by Lisa Chamoff
, Contributing Reporter | December 16, 2014
From the December 2014 issue of HealthCare Business News magazine
Rural health – rethinking care in the wake of hospital closures
In July, the Carolinas HealthCare System Anson in Wadesboro, N.C., a town of about 5,800 people, opened the doors to its new facility
and embarked on a bold experiment: replacing Anson Community Hospital, a 52-bed inpatient facility built in 1954, with a new model of delivering health care.
Built for $20 million, the new hospital kept the emergency department, but cut the number of inpatient beds by nearly three quarters, to 15. While the facility still offers radiology, digital imaging, laboratory, pharmacy, surgery, and inpatient services, there is a patient-centered medical home within the ED, in an effort to provide primary care while reducing costly and unnecessary ER utilization. There are also community-based partnerships to address chronic health issues, such as diabetes, in rural Anson County, which in 2012 was ranked 89th out of North Carolina’s 100 counties in the County Health Rankings & Roadmaps program.
At a time when rural hospitals are closing at a rapid pace — more than two dozen have closed since January 2013, according to the National Rural Health Association — the leaders at the Carolinas HealthCare System knew things needed to change.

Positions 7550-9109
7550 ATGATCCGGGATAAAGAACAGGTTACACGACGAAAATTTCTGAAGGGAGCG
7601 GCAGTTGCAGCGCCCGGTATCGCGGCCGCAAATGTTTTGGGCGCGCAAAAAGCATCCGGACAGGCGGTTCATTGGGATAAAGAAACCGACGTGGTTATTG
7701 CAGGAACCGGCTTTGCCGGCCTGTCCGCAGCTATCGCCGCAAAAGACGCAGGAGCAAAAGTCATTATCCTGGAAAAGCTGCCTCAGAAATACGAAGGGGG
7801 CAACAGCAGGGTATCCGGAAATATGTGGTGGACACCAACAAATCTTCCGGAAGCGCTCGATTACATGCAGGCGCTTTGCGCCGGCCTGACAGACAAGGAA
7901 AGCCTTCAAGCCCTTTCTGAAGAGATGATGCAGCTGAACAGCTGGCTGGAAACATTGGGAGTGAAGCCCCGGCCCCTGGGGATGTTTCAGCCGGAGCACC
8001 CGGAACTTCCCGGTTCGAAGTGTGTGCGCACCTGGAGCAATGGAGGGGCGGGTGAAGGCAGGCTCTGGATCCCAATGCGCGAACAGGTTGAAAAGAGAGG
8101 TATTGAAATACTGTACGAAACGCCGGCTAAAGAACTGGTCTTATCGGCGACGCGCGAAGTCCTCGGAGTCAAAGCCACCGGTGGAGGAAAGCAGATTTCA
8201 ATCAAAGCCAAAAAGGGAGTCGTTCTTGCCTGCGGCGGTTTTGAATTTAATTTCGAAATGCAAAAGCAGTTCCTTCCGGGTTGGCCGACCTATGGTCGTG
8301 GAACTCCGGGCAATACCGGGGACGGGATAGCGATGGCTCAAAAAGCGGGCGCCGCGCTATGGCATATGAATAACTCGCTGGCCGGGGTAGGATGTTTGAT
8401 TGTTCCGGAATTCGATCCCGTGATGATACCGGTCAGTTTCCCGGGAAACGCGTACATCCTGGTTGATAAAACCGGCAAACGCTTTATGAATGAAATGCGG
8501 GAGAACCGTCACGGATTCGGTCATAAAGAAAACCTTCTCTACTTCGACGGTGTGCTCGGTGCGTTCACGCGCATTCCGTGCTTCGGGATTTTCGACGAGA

“We realized we needed to built a new model of care for the Anson community,” says Michael Lutes, a senior vice president with Carolinas HealthCare System. “We didn’t want to build the traditional model, especially with the challenges of rural medicine. We wanted to do something really different.” While it’s too early to determine the full impact of the change in Anson, in the first few months the hospital has seen a significant decrease of ER utilization for health issues that can be treated by primary care doctors.
“A lot of these patients didn’t have a primary care physician,” Lutes says. “If the first 90 days is anything like the next five years is going to be, we’re definitely on to something.”
‘Older, poorer, and sicker’
A majority of the rural hospital closures were in states with Republican leadership that blocked the Medicaid expansion offered under the Affordable Care Act. Still, many in the health care field agree that a number of issues affect rural facilities.
“Rural Americans are typically older, poorer, and sicker than their urban counterparts,” says Brock Slabach, a senior vice president at the National Rural Health Association. “It’s compounded if you’re a senior or minority living in a rural area.”
Indeed, data from the 2010 National Hospital Discharge Survey found that 51 percent of inpatients at rural hospitals were aged 65 and over, compared with 37 percent of inpatients in urban hospitals. Mark Holmes, director of the North Carolina Rural Health Research Center, notes than in the south, where many of the closures have been, the economy tends to be weaker.